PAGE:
- The surveys conducted in 2011 to support the EIA benthic baseline characterisation for Seagreen Alpha/Bravo (located immediately to the north of the Proposed Development Proposed Development Array Area) also provide an overview of the sedimentary habitats present within the immediate vicinity of the Proposed Development. The sediments present across the Seagreen Project Alpha Proposed Development Array Area ranged from cobbles with sand and gravelly sand in the west, to sandy gravel in the east. There was a greater predominance of fine sediments recorded across the Seagreen Project Bravo array compared with Seagreen Project Alpha Proposed Development Array Area, with sediments ranging from slightly gravelly sand in the west, sandy gravel in the central section and gravelly sand in the east of the Seagreen Bravo offshore wind farm (Seagreen, 2012a).
- A site-specific geophysical survey campaign was conducted across the Proposed Development in 2019 (Fugro, 2020a and Fugro 2020b). The SSS data collected has been correlated to the European University Information Systems (EUNIS) Classification data available from EMODnet (Apx. Figure 7. 3 Open ▸ ). The data indicates a heterogenous sediment across the Proposed Development Array Area with coarse and cobbly sediments on topographic highs, and sand to gravelly sand in the topographic lows and flanks of the banks. There are also extensive boulder fields present across the broad topographic highs and the banks. Hard substrates are present in the nearshore area of the proposed ECC for the Thortonloch landfall, with sand sediments in the central section grading into more gravelly sands and areas of hard substrate.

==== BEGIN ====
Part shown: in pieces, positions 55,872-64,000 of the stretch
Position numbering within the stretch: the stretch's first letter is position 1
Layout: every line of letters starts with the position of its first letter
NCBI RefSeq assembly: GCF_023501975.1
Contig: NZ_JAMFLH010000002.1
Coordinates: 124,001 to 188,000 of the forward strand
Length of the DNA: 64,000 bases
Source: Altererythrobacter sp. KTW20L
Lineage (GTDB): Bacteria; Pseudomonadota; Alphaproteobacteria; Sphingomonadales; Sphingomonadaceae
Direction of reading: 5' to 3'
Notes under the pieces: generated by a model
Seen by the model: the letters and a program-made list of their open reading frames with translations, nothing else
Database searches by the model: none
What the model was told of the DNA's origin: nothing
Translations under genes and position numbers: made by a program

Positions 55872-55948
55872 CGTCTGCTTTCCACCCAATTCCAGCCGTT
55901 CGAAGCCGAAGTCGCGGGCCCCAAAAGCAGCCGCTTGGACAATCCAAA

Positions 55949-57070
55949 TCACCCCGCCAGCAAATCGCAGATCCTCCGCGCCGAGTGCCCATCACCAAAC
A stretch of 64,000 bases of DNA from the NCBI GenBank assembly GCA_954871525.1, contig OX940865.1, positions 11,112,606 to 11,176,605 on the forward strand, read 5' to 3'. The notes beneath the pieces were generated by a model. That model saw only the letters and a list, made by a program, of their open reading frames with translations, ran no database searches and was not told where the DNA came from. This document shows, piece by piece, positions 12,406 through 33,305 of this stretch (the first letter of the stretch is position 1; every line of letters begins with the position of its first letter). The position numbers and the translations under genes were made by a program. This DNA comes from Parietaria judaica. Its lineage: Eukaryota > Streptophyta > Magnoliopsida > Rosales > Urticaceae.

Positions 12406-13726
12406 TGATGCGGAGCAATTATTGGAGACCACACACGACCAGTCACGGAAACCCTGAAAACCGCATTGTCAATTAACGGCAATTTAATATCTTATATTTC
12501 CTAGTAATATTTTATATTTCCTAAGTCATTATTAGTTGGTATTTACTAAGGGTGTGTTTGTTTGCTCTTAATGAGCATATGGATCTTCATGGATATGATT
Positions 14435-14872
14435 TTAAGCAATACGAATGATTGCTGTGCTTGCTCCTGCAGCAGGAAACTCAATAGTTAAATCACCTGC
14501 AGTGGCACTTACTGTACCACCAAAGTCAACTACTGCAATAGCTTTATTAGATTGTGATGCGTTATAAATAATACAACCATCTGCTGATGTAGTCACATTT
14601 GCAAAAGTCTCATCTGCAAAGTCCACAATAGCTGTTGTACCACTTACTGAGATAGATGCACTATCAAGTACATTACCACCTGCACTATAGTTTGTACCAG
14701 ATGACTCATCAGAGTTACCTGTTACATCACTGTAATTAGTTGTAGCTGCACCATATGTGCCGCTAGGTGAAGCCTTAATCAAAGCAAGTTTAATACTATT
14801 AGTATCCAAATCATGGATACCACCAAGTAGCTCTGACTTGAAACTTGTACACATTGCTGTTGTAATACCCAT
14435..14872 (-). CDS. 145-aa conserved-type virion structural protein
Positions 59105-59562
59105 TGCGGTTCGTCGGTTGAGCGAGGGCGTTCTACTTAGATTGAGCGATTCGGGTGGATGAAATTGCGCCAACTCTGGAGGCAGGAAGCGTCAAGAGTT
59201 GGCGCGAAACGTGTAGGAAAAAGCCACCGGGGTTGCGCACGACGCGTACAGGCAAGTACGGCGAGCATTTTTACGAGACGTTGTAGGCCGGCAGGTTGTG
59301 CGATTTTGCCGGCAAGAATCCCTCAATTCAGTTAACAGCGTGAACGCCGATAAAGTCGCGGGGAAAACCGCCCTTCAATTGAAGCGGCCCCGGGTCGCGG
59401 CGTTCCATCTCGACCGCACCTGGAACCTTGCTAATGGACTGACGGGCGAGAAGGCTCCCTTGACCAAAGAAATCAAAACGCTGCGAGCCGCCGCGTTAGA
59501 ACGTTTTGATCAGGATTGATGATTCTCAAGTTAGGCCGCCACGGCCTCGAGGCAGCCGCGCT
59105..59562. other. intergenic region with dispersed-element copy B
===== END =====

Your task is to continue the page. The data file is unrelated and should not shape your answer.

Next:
- This geophysical data also show that the majority of the seabed is ‘featureless’, however the southern and north-western extent of the Proposed Development Array Area are dominated by megaripples, sandwaves, ribbons and bars. Boulders are also prevalent across the area and are either represented as isolated boulders or as clusters (Apx. Figure 7. 4 Open ▸ ).
- An additional geophysical survey has been undertaken in 2021 to collate additional data to support the baseline characterisation for the Offshore EIAR.
Apx. Figure 7. 2: Predicted EUNIS Habitats from the EUSeaMap for the Proposed Development Array Area and Proposed ECC (Source: EMODnet, 2014)
Apx. Figure 7. 3: Sediment Interpretation from Side Scan Sonar for the Proposed Development Array Area and Proposed ECC (Source: Fugro, 2020a and Fugro 2020b)